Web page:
ML models are excellent at making repeatable predictions by learning from experience (i.e., iterating over the data). If I wanted to predict whether an employee is likely to leave the company or not, I might collect loads of data over time on burnout, pay satisfaction, engagement, and other factors; train a regressor on the data; test the regressor; and then use it to predict employee turnover.
In other words, statistical models characterize relationships which can be used to make predictions. ML models make predictions by extracting relationships from data.
Statistical and ML models differ on their level of interpretability. Good statistical models tend to be simple and easy to understand. They are often theory driven and follow a logical pattern of thought. ML models can also be simple, easy to understand, and logical. However, they can be incredibly complex and convoluted, too, with excellent accuracy (i.e., deep learning layers). ML models might find patterns within data that don’t make much sense, but that’s okay if the goal is predictive power and not necessarily interpretability.
Statistical models can make decent inferences and predictions with a few hundred participants or observations. They work well when the data is "long" (number of observations exceeds the number of input variables) and standard assumptions are met (e.g., normality, homogeneity). ML is great for "wide" data (number of input variables exceeds the number of observations). It makes minimal assumptions about the data and can handle huge datasets that are wild and unruly.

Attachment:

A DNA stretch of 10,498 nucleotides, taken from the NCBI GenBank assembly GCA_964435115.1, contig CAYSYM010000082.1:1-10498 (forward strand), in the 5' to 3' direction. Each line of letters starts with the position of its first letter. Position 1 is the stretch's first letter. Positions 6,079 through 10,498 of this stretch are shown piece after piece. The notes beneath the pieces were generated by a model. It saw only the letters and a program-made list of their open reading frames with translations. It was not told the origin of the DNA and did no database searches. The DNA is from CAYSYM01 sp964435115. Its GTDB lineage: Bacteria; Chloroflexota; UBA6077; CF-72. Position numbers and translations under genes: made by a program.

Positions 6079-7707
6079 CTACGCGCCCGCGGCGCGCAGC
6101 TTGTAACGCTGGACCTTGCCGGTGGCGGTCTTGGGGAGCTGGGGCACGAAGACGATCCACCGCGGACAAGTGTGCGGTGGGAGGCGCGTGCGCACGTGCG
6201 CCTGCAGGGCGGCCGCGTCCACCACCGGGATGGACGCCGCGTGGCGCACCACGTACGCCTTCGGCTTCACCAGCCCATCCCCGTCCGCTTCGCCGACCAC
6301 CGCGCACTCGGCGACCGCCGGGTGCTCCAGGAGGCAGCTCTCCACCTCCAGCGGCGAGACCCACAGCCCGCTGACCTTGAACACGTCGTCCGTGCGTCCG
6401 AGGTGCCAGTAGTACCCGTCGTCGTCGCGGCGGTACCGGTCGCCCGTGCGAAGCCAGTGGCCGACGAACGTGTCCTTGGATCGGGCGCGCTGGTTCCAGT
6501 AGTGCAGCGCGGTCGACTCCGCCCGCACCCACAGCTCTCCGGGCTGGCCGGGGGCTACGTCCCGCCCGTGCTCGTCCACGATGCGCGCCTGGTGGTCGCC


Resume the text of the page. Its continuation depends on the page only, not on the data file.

Terminology is a "same-but-different" issue. Many of the same concepts go by different names depending on the approach. For example, covariates are characteristics, like number of absences or performance ratings. A covariate is also called an independent variable when used to predict some outcome, like promotability. Features are basically the same characteristics. They are the values that ML models learn, or "train" on, to predict an outcome.